Until now, students and researchers in nonparametric and semiparametric statistics and econometrics have had to turn to the latest journal articles to keep pace with these emerging methods of economic analysis. Nonparametric Econometrics fills a major gap by gathering together the most up-to-date theory and techniques and presenting them in a remarkably straightforward and accessible format. The empirical tests, data, and exercises included in this textbook help make it the ideal introduction for graduate students and an indispensable resource for researchers.
Nonparametric and semiparametric methods have attracted a great deal of attention from statisticians in recent decades. While the majority of existing books on the subject operate from the presumption that the underlying data is strictly continuous in nature, more often than not social scientists deal with categorical data—nominal and ordinal—in applied settings. The conventional nonparametric approach to dealing with the presence of discrete variables is acknowledged to be unsatisfactory.
This book is tailored to the needs of applied econometricians and social scientists. Qi Li and Jeffrey Racine emphasize nonparametric techniques suited to the rich array of data types—continuous, nominal, and ordinal—within one coherent framework. They also emphasize the properties of nonparametric estimators in the presence of potentially irrelevant variables.
Nonparametric Econometrics covers all the material necessary to understand and apply nonparametric methods for real-world problems.
Qi Li is Professor of Economics and Hugh Roy Cullen Professor in Liberal Arts at Texas A&M University. Jeffrey Scott Racine is Professor of Economics, Professor in the Graduate Program in Statistics, and Senator William McMaster Chair in Econometrics at McMaster University.
"Overall, the text is a must for graduate students undertaking research in this area; the large number of exercises at the end of each chapter makes it very suitable for a graduate class on nonparametric and semiparametric techniques. In addition, because the coverage of the book is very comprehensive and up-to-date, it constitutes an excellent reference for researchers applying these techniques. Therefore, it can satisfy the needs of both audiences with a solid background in theoretical econometrics and more applied audiences."—Margarita Genius, European Review of Agricultural Economics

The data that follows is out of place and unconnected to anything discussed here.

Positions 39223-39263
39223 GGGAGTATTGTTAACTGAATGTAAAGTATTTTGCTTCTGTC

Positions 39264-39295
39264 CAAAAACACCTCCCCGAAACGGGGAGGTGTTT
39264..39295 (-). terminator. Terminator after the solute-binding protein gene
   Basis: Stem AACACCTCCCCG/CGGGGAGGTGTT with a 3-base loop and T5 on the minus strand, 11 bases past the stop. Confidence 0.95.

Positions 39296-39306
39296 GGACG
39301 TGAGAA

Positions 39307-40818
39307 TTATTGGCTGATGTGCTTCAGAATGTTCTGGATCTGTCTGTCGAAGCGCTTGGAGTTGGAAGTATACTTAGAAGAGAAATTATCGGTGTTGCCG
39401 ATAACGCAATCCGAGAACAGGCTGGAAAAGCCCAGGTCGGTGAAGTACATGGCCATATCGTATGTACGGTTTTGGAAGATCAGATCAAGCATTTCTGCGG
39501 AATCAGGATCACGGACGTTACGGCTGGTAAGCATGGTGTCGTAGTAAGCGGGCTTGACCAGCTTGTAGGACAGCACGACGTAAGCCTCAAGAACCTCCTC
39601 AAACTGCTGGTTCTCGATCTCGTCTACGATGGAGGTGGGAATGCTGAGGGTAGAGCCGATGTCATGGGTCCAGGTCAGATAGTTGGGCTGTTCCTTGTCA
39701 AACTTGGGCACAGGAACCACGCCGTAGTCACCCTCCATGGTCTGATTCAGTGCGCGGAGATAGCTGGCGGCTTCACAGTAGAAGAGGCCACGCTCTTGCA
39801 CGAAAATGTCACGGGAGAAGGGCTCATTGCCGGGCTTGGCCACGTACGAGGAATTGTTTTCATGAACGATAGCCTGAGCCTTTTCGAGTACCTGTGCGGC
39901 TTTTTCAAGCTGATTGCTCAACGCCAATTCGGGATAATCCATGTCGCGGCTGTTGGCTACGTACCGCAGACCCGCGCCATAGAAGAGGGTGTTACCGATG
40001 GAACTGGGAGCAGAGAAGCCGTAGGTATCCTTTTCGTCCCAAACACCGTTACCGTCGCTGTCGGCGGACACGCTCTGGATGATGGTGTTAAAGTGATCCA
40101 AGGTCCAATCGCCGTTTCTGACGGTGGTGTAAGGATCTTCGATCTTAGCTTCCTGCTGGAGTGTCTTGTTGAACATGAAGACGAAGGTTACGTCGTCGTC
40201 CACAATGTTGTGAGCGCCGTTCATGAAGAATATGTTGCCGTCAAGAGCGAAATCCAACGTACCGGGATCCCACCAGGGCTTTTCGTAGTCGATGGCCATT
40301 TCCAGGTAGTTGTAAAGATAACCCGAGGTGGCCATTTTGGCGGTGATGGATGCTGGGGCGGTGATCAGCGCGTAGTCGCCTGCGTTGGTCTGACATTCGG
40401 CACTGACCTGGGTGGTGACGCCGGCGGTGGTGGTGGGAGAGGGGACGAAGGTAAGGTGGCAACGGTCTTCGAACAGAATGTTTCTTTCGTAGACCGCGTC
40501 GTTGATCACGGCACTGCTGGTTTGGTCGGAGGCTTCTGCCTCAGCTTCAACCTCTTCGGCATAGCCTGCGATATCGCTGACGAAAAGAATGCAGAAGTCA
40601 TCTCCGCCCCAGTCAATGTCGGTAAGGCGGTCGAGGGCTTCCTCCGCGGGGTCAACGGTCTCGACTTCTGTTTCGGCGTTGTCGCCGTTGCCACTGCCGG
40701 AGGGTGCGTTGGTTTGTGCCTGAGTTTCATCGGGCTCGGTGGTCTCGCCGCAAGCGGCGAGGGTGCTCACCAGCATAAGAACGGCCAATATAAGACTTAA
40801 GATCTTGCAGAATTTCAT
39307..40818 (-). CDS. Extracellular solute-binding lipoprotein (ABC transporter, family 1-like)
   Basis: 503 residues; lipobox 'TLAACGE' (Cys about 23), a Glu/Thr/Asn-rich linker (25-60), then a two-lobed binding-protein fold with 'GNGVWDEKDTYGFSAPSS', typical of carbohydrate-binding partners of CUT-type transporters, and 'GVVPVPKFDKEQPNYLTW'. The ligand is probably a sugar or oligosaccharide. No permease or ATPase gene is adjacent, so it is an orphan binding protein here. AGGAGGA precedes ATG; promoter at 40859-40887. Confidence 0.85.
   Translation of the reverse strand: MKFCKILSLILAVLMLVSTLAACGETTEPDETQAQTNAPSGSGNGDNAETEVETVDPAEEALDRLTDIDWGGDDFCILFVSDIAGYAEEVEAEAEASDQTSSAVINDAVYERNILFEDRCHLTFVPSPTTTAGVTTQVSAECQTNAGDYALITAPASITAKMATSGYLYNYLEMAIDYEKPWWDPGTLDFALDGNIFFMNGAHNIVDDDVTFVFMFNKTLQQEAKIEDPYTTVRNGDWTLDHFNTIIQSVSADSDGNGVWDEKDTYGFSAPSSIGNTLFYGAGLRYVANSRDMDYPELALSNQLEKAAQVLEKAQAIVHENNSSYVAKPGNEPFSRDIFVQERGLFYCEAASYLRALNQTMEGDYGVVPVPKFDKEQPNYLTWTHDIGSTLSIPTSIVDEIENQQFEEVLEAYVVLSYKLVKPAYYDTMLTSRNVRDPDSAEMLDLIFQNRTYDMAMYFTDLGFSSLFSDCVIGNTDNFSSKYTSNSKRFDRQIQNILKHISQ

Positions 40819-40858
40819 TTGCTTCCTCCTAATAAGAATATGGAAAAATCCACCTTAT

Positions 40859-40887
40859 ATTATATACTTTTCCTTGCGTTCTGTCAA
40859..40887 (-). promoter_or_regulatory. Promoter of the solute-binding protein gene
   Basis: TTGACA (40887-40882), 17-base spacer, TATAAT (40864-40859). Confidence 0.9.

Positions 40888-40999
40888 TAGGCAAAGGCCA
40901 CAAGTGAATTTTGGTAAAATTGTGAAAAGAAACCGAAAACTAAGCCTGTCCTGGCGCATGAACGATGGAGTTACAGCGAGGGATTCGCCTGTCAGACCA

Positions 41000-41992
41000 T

"This book is ideal for a specialised graduate course. Li and Racine have done a fantastic job of bringing together all the latest developments in non-parametric estimation and treating them in a unified, accessible way. In particular, recent developments on using mixed continuous and discrete data, research to which Li and Raci have contributed immensely, are well covered."—Economic Record
"Nonparametric Econometrics by Li and Racine is a must for any serious econometrician or statistician who is working on cutting-edge problems. The theoretical treatment of nonparametric methods is remarkably complete in its coverage of mainstream and relatively arcane topics. I particularly like Li and Racine's general treatment of continuous and discrete regressors and of specification testing, topics that I have not seen handled in such a comprehensive fashion. I will certainly use this in my graduate econometrics courses and in conducting my own research."—Robin Sickles, Rice University
"Very few studies have tried to apply the nonparametric techniques to analyze real data. The lack of applications of those techniques is perhaps attributable to the lack of a good textbook that explains intuitively how and why those techniques work. This book by Li and Racine serves both applied researchers and graduate students. It is written in plain language so that it can be understood by anyone with basic econometrics but zero knowledge of nonparametric methods. And it contains enough specifics that clearly spell out steps to implement those methods."—Chunrong Ai, University of Florida
"This book represents a very significant contribution to the field of econometrics. It provides an extremely thorough coverage of our knowledge in the area of nonparametric and semiparametric methods as they apply to economic models and economic data. And it makes accessible, for the first time, a body of relatively new material relating to discrete and 'mixed' data. There is a good balance of theoretical material and applications. Apart from serving as a superb teaching text in graduate-level courses where the students have a strong econometrics/statistics preparation, I believe this book will become a must-have reference resource for many researchers."—David E. Giles, University of Victoria